The wind howls. High atop a ski jump, blue-suited Ron Richards pushes off to begin his descent. “I think he was about seven years old when he won his first competition,” says a man. Cut to the speaker, the skier’s father, Ron Sr. of Oshawa, Ont. Stocky, wearing a redand-white sweater and a modest smile, he sits before a shelf of ski trophies and says, “I have to bite my tongue and not be the proud father and talk about it.”
At first, the television advertisement produced by the Danish National Board of Health is confusing. A capital letter I, alone onscreen, gradually droops and collapses to the strains of a Viennese waltz. But the message becomes clearer when a condom is fitted over the letter and it recovers its vigor.By JOHN BARBER9 min
The value of the prize was in dispute. Officials with the Montreal-based telecommunications firm Memotec Data Inc., which purchased Teleglobe Canada for $488.3 million on Feb. 11, were still weighing the deal last week. As part of the buy, due to close by March 31, Memotec is supposed to pay the Crownowned Canada Development Investment Corp. (CDIC) $18 million in excess profits that Teleglobe is expected to earn in 1987.By TOM FENNELL8 min
Barry Frank, a media consultant who specializes in maximizing revenues from televised sports events, has an unusual memento—a framed ace of spades—on the wall of his spacious East Side Manhattan office. For Frank, senior group vice-president of Trans World International (TWI), a division of the International Management Group, the playing card is a souvenir of the day he helped the Calgary Winter Olympics organizers obtain $309 million (U.S.) for the U.S. television rights to the 1988 Calgary Winter Olympics.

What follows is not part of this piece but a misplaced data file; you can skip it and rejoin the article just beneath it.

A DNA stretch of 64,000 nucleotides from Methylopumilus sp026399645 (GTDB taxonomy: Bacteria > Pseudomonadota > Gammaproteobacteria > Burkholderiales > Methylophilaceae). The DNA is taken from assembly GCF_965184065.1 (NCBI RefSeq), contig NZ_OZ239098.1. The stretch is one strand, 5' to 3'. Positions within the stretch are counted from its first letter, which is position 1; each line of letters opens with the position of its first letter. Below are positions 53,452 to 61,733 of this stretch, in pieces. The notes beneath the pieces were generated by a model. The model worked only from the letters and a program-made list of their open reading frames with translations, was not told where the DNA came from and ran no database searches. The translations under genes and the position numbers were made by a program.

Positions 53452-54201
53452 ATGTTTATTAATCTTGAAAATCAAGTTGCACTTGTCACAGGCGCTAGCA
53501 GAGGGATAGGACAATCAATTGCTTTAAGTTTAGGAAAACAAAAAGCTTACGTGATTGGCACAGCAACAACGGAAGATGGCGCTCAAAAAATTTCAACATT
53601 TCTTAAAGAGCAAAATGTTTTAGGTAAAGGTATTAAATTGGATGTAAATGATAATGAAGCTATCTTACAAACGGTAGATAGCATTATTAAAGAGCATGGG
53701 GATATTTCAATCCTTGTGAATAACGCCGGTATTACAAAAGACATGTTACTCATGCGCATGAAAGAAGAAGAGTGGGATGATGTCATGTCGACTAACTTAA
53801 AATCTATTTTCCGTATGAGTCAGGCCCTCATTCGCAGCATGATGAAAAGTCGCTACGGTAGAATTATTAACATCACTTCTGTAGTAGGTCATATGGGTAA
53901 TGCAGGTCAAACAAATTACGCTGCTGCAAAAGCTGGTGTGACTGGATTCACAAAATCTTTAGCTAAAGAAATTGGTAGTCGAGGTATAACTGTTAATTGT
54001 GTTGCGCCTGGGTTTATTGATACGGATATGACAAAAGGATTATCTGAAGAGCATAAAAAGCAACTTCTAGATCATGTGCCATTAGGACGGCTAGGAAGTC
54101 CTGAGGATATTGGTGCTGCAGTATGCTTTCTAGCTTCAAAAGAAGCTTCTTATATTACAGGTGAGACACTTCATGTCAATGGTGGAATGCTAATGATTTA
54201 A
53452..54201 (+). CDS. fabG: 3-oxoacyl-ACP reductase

When India became the Third World’s first nuclear power in May, 1974, triggering a low-yield atomic device in the Rajasthan desert, Pakistan’s then-president, Zulfikar Ali Bhutto, reacted passionately. Pakistanis, he said, would “eat leaves and grass, even go hungry” to draw level.By ANDREW BILSKI6 min
The axe finally fell at week’s end— and it fell heavily. After weeks of speculation, the CTV Television Network bowed to the cost-cutting demands of its owner-affiliates and fired 20 people from its news and current affairs division. Among the highprofile casualties:By RAE CORELLI6 min
For Frank Dimant, a Jew whose parents survived the horrors of the Auschwitz and Dachau concentration camps, March 12 was the beginning “of a new era” in Canada. On that day the federal government announced that, after almost 40 years of inaction, it would begin tracking down and prosecuting war criminals who had found refuge within Canadian borders.By MADELAINE DROHAN6 min
It is Sunday morning in Greensboro, N.C., and the rain spattering against the modern stained-glass windows of the First Lutheran Church is about as close to winter as North Carolina gets. In one pew, Rmah Dock and five fellow Vietnamese Montagnards, all neatly dressed in donated sports jackets, stand among the genteel parishioners in their Sunday best.By JULIA BENNETT6 min
Life at the top of the mountain is sweet for Pirmin Zurbriggen. With an impressive string of 11 victories this season, the 24year-old Swiss national is clearly the best skier on the men’s World Cup skiing circuit—an accomplishment that has placed him in an elite group of 10 skiers who earn more than $390,000 a year.By DANIELLE KEEFLER5 min
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